I am always struck by this simile, both in understanding our present in terms of our past and in the process of studying and interpreting my particular area of our past. When the proposition of researching the personna of a clerk was suggested by Karl Koster some years ago, I had no idea on what a labyrinthine endeavor I was embarking.
To be concise, each time I pull a thread, follow an avenue of inquiry, I find myself being thrown into topic after topic. For example, in trying to figure the actual cost of a blanket, terms of shillings vs. beaver pelts and what sort of profit was derived, I found myself winding down avenues of: currencies of Canada, North America, Europe, the entire 18th century monetary system, an understanding of bills of exchange (their genesis, development, and usage), the insurance system, shipping, hurricanes, exporting, importing, the various "add ins" of discounts, tariffs, take backs, and so on. And of course, understanding and practicing period writing now entails making my own ink, building my own writing box and ink wells, cutting my own quills.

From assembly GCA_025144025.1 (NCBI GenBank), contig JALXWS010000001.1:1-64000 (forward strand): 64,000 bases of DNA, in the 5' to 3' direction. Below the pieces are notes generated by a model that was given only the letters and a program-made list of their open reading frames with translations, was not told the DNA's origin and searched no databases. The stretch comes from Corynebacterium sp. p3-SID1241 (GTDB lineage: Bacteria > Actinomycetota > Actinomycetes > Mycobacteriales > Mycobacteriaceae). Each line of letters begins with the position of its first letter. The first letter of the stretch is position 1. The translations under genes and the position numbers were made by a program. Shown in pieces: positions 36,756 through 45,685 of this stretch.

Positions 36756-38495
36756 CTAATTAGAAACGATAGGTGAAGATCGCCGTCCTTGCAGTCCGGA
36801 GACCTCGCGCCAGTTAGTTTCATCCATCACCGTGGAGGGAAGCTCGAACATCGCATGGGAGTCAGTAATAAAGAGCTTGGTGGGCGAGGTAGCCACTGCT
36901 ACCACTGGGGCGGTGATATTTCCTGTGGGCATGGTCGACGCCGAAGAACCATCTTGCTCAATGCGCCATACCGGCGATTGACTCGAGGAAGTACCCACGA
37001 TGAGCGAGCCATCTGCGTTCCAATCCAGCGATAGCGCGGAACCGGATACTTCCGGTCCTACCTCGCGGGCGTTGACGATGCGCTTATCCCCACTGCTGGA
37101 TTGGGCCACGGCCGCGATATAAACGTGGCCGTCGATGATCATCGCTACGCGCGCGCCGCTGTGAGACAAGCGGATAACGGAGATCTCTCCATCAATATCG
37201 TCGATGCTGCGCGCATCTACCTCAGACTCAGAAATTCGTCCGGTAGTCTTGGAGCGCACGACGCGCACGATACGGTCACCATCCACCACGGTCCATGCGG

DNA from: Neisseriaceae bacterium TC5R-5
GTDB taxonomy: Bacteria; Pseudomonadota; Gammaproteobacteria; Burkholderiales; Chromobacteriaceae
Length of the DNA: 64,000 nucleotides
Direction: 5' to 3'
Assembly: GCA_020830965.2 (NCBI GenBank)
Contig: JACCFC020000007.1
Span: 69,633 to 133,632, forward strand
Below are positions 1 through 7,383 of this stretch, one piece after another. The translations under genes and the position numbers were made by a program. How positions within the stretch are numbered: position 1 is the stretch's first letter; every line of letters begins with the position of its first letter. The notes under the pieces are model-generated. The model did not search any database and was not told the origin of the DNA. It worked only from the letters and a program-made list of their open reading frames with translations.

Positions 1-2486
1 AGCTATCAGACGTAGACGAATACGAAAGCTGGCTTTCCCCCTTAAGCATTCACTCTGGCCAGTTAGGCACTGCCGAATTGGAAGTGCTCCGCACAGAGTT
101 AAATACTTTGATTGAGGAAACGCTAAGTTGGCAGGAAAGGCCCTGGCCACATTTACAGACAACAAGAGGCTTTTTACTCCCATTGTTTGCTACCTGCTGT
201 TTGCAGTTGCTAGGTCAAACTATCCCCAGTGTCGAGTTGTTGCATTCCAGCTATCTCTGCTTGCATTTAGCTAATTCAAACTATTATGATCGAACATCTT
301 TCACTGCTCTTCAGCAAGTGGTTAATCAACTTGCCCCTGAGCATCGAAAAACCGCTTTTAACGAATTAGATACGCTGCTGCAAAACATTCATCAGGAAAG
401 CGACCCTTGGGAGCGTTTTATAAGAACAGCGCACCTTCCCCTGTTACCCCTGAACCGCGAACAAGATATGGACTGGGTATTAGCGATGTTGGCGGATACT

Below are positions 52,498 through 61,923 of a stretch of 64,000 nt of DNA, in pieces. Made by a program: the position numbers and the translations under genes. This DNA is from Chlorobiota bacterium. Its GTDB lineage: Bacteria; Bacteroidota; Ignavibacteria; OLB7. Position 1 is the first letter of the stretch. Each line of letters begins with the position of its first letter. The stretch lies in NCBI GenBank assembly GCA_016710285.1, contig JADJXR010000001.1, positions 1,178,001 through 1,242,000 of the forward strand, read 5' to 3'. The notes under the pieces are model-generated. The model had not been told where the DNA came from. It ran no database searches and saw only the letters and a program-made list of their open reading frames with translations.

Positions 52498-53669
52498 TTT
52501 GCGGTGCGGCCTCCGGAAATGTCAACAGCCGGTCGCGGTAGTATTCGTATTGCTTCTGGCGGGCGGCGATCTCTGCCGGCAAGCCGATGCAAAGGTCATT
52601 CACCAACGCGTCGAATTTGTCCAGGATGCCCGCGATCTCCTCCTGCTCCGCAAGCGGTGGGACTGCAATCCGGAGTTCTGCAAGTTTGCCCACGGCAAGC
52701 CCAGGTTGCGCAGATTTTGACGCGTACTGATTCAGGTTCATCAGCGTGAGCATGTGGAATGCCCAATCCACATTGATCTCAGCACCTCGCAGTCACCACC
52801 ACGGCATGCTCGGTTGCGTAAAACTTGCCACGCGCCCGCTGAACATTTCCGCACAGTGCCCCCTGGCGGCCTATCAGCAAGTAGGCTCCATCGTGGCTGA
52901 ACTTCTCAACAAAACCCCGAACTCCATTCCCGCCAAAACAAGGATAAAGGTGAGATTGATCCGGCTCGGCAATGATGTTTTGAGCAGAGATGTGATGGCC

What's next? Period bookbinding? Period papermaking? Cripes, I've even been making 18th century tinder boxes. All in the pursuit of understanding that fabric and following those threads coming loose as I continue to pull . . .